Geometry Wars: Galaxies includes ten galaxies, each with around half a dozen planets, for a grand total of 64 stages. While Retro Evolved was limited to a single rectangular playing field, Galaxies includes many oddly-shaped levels. Some levels include walls that move, indestructible ships that lay mines, or gravity effects, each which change the game’s dynamic. There are also levels inspired by Asteroids that include larger ships that break into smaller ships when destroyed. Each level includes three scoring goals, bronze, silver, and gold, and keeps its own high score. Even better, each stage includes its own online leaderboard, so the truly ambitious can seek to slot their name for all to see online. Each level also has a set number of starting ships and bombs. The only real annoyance with levels is that their method of indicating content is based on their name, so players must decipher prefixes to find the styles of stages that they want to play.
Aside from level variation, two major additions have been made to Galaxies in comparison to Retro Evolved. The first are geoms, small objects left behind by nearly every destroyed ship. These geoms serve two purposes. For each on collected in a stage, the score multiplier increases by one until your ship is destroyed. This results in ridiculously huge scores, potentially up in the hundreds of billions despite the lowest-valued enemy only giving 25 base points. The multiplier can increase to a maximum of 150. Geoms also act as the game’s currency. Players use geoms to unlock galaxies and planets. The addition of geoms changes the game dynamic somewhat. Players are encouraged to fly into the location of their enemies rather than always maintaining distance. Neither style is really better or worse, just different.
The second addition is the drone, a small option-like ship that accompanies your own ship. There are eight drone types that can be unlocked with geoms. The various drones may launch their own attacks, collect geoms, or my favorite, a rapidly-encircling variety that effectively forms a shield around your ship. Each drone receives experience points based on play time when used, which lead to increased capability.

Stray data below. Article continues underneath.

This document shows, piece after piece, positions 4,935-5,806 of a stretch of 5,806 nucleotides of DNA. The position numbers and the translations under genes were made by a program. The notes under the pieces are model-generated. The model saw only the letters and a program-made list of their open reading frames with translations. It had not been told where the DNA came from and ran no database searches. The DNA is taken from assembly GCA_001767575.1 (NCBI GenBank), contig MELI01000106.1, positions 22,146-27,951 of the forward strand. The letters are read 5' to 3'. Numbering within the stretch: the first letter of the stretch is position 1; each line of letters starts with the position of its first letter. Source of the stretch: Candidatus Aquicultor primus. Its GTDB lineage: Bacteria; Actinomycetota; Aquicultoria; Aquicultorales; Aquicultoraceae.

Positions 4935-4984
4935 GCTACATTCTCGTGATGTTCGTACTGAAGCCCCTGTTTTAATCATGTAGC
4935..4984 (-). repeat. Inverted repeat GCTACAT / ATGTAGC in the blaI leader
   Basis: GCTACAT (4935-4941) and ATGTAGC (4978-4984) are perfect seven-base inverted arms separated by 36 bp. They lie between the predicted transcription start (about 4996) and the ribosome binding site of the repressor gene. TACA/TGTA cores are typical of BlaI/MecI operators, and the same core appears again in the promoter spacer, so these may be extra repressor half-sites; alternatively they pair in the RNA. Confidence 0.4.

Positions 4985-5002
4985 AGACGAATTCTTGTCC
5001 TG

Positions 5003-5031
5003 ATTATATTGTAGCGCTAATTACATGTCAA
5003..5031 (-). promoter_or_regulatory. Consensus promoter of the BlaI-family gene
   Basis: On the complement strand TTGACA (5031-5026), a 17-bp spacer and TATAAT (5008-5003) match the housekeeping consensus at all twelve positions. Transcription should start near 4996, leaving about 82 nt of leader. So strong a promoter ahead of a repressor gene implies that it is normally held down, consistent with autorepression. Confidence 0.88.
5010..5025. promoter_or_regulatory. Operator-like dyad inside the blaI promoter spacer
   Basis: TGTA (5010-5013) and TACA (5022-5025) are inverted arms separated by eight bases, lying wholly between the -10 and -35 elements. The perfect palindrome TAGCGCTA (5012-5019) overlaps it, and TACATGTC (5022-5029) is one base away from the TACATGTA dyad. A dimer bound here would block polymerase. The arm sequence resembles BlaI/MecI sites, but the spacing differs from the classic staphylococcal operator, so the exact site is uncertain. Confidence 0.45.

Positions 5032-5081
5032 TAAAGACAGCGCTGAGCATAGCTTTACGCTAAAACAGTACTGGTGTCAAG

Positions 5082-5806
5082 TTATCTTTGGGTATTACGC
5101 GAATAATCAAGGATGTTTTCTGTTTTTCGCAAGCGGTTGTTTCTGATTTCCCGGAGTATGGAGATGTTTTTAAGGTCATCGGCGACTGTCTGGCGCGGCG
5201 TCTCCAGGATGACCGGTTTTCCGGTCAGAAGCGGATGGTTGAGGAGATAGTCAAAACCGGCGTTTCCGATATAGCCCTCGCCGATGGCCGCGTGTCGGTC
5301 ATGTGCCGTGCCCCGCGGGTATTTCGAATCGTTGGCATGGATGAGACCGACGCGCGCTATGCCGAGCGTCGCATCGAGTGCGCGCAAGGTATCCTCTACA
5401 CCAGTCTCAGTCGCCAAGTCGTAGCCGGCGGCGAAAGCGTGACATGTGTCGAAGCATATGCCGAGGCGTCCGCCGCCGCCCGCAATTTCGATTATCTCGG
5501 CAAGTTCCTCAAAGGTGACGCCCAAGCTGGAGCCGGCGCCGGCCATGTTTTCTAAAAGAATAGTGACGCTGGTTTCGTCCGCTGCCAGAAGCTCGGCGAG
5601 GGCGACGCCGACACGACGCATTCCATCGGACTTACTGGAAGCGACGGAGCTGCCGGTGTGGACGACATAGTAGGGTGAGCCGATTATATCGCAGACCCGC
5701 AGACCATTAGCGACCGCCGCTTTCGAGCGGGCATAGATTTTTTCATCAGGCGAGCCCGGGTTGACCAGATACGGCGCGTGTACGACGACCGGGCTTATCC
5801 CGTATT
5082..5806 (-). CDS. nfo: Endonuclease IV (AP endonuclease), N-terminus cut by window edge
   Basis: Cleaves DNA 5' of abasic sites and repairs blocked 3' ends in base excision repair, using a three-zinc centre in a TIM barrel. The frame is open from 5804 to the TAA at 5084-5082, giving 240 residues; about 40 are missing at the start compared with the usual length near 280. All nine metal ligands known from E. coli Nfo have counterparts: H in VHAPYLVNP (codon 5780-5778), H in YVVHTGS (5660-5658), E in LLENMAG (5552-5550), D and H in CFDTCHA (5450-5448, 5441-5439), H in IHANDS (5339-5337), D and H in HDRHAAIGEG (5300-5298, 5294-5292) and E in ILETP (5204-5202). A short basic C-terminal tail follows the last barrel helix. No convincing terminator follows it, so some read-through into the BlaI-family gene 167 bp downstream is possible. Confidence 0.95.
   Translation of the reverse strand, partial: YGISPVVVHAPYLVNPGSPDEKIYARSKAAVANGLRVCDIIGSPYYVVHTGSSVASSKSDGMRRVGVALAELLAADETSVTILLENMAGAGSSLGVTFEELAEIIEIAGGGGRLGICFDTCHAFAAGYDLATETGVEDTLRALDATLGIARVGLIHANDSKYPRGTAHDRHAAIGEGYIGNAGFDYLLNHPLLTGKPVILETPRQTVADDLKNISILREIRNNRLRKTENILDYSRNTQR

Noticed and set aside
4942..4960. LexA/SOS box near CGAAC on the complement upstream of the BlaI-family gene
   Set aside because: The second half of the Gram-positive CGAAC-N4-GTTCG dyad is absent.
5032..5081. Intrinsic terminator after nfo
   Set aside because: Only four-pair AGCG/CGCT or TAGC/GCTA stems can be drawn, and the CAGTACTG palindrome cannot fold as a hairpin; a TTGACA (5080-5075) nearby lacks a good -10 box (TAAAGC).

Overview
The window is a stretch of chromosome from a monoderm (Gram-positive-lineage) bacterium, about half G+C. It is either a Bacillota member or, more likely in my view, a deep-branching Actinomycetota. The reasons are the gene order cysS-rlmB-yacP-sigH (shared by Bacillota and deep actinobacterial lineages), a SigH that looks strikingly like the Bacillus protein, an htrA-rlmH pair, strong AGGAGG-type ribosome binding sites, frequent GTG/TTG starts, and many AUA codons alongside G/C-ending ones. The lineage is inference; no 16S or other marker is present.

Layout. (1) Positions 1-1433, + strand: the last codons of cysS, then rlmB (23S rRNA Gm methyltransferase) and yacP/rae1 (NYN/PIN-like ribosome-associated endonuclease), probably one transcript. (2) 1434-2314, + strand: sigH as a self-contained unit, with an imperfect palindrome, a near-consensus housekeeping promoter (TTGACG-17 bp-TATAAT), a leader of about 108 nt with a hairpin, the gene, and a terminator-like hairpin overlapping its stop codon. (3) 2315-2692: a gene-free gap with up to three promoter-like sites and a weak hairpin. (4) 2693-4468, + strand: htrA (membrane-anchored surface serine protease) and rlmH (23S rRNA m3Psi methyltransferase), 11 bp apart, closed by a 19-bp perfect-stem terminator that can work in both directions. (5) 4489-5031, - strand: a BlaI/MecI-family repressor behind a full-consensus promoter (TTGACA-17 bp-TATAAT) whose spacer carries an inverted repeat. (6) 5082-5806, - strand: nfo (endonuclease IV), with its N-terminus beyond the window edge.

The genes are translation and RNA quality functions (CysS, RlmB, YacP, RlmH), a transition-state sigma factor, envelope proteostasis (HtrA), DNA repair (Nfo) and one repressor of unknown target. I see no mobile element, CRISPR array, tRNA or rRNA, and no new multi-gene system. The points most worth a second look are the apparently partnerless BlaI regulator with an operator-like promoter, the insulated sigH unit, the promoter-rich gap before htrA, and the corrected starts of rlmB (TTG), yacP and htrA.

The game’s simple nature means that there are no load times, and the playfield literally pops right out of the menu system and then collapses back at Game Over. It’s just too bad that the entire game couldn’t just be loaded onto the Wii’s memory storage so you could play it without the disc.
Multiplayer is another new feature in Galaxies. Two multiplayer modes are available, co-op and versus. In both modes, both players play on the same field simultaneously. In co-op, players share lives, bombs, and score, while in versus, each of these components is individual to each player. There is only one galaxy available in multiplayer mode.
Galaxies also includes two versions of Retro Evolved, so players can experience the version that made the franchise famous. The first version is playable on Wii and includes its own online leaderboard. The second is the first downloadable DS game from the Wii system. Communication happens quickly, letting players take the game on the go. DS connectivity doesn’t end there, however. If players purchase the DS version of Galaxies, an extra galaxy is unlocked on both the Wii and DS games.
Geometry Wars: Galaxies will appeal to fans of arcade-style gameplay. It keeps its action simple, but intense. The stylistic effects integrate eye candy with challenge and require players to have a good combination of direct attention and peripheral vision. Galaxies improves upon the Retro Evolved experience, giving it depth with new and compelling characteristics, while maintaining the soul of the original. Beyond the addictive gameplay, the online leaderboards are sure to keep players challenged for a good while.